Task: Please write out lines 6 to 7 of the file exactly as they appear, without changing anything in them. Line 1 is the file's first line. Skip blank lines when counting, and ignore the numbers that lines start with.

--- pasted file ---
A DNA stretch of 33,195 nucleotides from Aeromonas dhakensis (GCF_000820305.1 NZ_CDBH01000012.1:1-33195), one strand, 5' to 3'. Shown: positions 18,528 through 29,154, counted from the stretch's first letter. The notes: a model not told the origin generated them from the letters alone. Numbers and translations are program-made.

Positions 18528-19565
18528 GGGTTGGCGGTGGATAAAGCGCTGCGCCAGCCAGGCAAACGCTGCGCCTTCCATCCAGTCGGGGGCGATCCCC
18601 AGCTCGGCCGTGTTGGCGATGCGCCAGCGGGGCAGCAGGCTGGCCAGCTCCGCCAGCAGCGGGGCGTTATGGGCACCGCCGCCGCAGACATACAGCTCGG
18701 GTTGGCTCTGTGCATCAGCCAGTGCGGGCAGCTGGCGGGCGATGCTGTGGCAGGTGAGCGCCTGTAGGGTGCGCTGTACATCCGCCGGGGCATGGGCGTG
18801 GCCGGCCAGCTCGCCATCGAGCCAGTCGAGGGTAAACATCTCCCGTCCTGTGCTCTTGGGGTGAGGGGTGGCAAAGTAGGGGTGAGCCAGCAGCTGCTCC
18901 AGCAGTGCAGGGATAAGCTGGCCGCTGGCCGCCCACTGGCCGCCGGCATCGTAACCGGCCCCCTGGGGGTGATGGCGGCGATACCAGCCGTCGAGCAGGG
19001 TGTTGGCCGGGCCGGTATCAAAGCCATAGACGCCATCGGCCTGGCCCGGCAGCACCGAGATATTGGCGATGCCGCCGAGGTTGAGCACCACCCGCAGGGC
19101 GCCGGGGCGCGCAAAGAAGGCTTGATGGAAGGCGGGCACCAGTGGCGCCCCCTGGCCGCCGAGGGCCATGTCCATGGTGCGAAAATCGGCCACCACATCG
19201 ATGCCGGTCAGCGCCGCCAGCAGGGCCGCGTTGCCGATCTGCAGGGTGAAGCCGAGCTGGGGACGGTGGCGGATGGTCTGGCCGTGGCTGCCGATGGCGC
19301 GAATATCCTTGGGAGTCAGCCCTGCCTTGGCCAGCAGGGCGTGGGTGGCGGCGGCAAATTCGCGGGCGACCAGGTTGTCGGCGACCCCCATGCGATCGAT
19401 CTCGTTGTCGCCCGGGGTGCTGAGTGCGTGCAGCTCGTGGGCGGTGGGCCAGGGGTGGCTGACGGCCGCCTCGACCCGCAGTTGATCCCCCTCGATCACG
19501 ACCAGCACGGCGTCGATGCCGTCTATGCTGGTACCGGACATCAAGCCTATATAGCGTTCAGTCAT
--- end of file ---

18801 GCCGGCCAGCTCGCCATCGAGCCAGTCGAGGGTAAACATCTCCCGTCCTGTGCTCTTGGGGTGAGGGGTGGCAAAGTAGGGGTGAGCCAGCAGCTGCTCC
18901 AGCAGTGCAGGGATAAGCTGGCCGCTGGCCGCCCACTGGCCGCCGGCATCGTAACCGGCCCCCTGGGGGTGATGGCGGCGATACCAGCCGTCGAGCAGGG